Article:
PESP healthcare director Eileen O’Grady recently was invited to speak on a panel at a meeting of the Congressional Medical for All Caucus. The caucus launched in 2018 to further knowledge and legislative efforts on creating a single government-run healthcare system, using and improving the current Medicare system. In addition, the caucus has shined a light on the issue of healthcare being a human right, sharing the current problems of a profit-driven and largely corporate health system.
In her presentation on the panel, Eileen gave a run down of private equity firms that actively invest in healthcare and their tactics that prioritize profits over patient care. Today, private equity firms control about $7.5 trillion in assets globally, an amount that is growing consistently every year. In the first half of 2021 alone, PE firms experienced their busiest six months ever—announcing over 6,000 deals with a total valuation of over $500 billion. Currently, healthcare is one of the biggest targets for private equity investment, and in 2020, PE firms spent almost $100 billion on healthcare deals, which was a 71% surge compared with six years prior.
Private equity firms have not discriminated in the healthcare sectors they invest in, entering deals in nearly every aspect of the healthcare space, including:
- nursing homes
- safety net hospitals
- home healthcare
- behavioral health
- travel nursing agencies
- medical devices
- prison and jail health
- medical billing
- debt collection
A new report by PESP’s Mary Bugbee examined PE’s movement into the every corner of the industry, with an analysis of private equity-owned travel nursing agencies and the concerns brought about by PE involvement. The report, “Profiting in Crisis: Exploring Private Equity’s Investments in Travel Nursing Amidst a Critical Nursing Shortage and a Pandemic,” highlights nursing shortages, the unprecedented rate hikes for travel nurses, the associated skyrocketing labor costs faced by hospitals, and the opportunistic influx of private equity into the medical staffing industry during a health crisis. It also calls attention to how the under-regulated, for-profit health system in the United States has substantial vulnerabilities, especially so during a pandemic.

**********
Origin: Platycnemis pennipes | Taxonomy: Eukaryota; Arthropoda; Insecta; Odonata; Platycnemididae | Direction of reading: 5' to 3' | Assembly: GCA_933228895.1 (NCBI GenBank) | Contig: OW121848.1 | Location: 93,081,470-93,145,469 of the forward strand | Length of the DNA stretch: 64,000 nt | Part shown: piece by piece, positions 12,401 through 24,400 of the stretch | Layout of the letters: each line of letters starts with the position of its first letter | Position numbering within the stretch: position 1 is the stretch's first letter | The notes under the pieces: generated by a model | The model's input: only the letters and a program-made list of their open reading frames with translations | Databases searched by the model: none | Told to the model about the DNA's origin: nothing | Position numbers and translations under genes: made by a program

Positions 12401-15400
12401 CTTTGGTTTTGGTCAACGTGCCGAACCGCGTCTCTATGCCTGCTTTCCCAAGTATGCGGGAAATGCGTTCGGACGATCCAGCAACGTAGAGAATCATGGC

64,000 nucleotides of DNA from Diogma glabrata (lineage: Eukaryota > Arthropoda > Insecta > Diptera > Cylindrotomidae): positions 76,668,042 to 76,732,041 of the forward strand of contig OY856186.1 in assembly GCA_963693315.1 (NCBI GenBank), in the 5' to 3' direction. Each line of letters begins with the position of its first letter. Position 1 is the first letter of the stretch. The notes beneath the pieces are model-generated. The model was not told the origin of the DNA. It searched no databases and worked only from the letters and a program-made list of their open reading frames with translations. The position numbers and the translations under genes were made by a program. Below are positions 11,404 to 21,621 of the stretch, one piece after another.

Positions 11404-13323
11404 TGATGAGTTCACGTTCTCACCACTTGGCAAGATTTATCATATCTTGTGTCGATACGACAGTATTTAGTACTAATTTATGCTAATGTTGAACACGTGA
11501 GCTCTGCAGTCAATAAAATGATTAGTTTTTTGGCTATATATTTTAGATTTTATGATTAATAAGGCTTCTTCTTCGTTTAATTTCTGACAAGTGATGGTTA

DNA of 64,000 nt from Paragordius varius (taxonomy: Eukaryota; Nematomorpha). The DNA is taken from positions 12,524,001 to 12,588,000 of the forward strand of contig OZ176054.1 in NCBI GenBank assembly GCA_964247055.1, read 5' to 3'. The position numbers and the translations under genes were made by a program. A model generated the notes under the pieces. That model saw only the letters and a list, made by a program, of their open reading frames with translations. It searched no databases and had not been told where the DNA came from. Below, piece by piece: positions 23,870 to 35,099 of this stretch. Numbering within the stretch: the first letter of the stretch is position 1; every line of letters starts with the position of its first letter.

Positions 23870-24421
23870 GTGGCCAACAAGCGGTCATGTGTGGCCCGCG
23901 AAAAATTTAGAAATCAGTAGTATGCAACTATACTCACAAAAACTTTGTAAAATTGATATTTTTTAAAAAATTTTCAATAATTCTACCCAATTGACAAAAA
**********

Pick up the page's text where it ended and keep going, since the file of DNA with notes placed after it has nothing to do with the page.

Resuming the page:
Private equity is also beginning to find ways to enter nonprofit healthcare spaces by creating hospital management companies that essentially run and operate non-profit and community hospitals. These financial arrangements—and especially the PE firms behind them—operate largely in the shadows. Additionally, the private equity business model and its track record in the healthcare industry shows a history of favoring profits over patient care and employee wellbeing. Private equity firms, regardless of what industry they’re investing in, are typically looking to double or triple their investment over a relatively short time horizon. Because of this profit model, firms highly prioritize increasing the cash flow at the companies they own, which in many cases means cutting staff and reducing patient services.
Between asset stripping and massively cutting operating costs, these profit-seeking tactics have profound impacts on patient care. O’Grady dubbed her description of private equity as “for-profit healthcare on steroids.” Because of their limited liability and the opaque nature of the industry, it is incredibly hard to ensure compliance or hold firms accountable, in contrast to public companies or nonprofits.
A recent example of private equity’s detrimental effects on patient care is unfolding in the state of Pennsylvania. Prospect Medical Holdings, a hospital chain that owned 17 hospitals in 5 states, has been under fire recently for causing irreparable harm to communities and workers for its hospital closures in Pennsylvania. Prospect owned for ten years by private equity firm Leonard Green & Partners. Over the course of its ownership, Leonard Green siphoned hundreds of millions of dollars in dividends and fees from the Prospect hospital chain even as its hospitals suffered quality and operational issues that hurt patients and workers.
To combat private equity’s profiteering in the healthcare industry, O’Grady emphasized that it’s especially critical for policymakers to pass legislation—and for regulators to propose rules that increase transparency and accountability for private equity investments in healthcare. She added, “Representative Jayapal’s Healthcare Ownership Transparency Act introduced earlier this year is an excellent first step in building the groundwork for reigning in some of private equity’s most harmful and extractive practices in raiding healthcare infrastructure.”
You can view all of Eileen O’Grady’s panel remarks, and answers to multiple PE-related questions, in the recording of the event here.